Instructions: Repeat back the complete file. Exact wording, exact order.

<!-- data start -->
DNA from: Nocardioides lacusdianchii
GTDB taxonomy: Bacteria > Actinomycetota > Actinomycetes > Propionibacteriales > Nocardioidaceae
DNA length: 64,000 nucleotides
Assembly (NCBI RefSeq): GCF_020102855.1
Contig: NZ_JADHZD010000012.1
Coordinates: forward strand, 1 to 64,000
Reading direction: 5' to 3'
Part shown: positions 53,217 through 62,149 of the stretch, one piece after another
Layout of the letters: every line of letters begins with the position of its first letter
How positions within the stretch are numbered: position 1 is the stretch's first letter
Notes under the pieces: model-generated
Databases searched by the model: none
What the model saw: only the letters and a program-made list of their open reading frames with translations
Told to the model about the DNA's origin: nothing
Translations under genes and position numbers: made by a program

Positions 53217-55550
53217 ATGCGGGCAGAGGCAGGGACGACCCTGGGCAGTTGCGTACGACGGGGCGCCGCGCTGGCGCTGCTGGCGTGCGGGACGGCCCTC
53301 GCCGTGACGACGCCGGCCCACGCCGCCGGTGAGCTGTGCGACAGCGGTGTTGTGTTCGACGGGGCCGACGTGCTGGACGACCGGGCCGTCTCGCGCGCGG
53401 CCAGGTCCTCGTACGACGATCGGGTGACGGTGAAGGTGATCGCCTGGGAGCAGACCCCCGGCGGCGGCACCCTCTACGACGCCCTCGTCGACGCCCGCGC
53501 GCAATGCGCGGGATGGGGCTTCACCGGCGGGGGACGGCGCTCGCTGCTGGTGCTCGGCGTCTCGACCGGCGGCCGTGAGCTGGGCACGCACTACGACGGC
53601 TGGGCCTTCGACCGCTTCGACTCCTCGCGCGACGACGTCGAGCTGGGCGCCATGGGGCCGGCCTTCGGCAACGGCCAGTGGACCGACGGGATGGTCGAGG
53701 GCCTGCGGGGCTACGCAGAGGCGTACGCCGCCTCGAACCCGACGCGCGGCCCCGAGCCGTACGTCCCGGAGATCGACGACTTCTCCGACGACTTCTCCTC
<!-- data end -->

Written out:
DNA from: Nocardioides lacusdianchii
GTDB taxonomy: Bacteria > Actinomycetota > Actinomycetes > Propionibacteriales > Nocardioidaceae
DNA length: 64,000 nucleotides
Assembly (NCBI RefSeq): GCF_020102855.1
Contig: NZ_JADHZD010000012.1
Coordinates: forward strand, 1 to 64,000
Reading direction: 5' to 3'
Part shown: positions 53,217 through 62,149 of the stretch, one piece after another
Layout of the letters: every line of letters begins with the position of its first letter
How positions within the stretch are numbered: position 1 is the stretch's first letter
Notes under the pieces: model-generated
Databases searched by the model: none
What the model saw: only the letters and a program-made list of their open reading frames with translations
Told to the model about the DNA's origin: nothing
Translations under genes and position numbers: made by a program

Positions 53217-55550
53217 ATGCGGGCAGAGGCAGGGACGACCCTGGGCAGTTGCGTACGACGGGGCGCCGCGCTGGCGCTGCTGGCGTGCGGGACGGCCCTC
53301 GCCGTGACGACGCCGGCCCACGCCGCCGGTGAGCTGTGCGACAGCGGTGTTGTGTTCGACGGGGCCGACGTGCTGGACGACCGGGCCGTCTCGCGCGCGG
53401 CCAGGTCCTCGTACGACGATCGGGTGACGGTGAAGGTGATCGCCTGGGAGCAGACCCCCGGCGGCGGCACCCTCTACGACGCCCTCGTCGACGCCCGCGC
53501 GCAATGCGCGGGATGGGGCTTCACCGGCGGGGGACGGCGCTCGCTGCTGGTGCTCGGCGTCTCGACCGGCGGCCGTGAGCTGGGCACGCACTACGACGGC
53601 TGGGCCTTCGACCGCTTCGACTCCTCGCGCGACGACGTCGAGCTGGGCGCCATGGGGCCGGCCTTCGGCAACGGCCAGTGGACCGACGGGATGGTCGAGG
53701 GCCTGCGGGGCTACGCAGAGGCGTACGCCGCCTCGAACCCGACGCGCGGCCCCGAGCCGTACGTCCCGGAGATCGACGACTTCTCCGACGACTTCTCCTC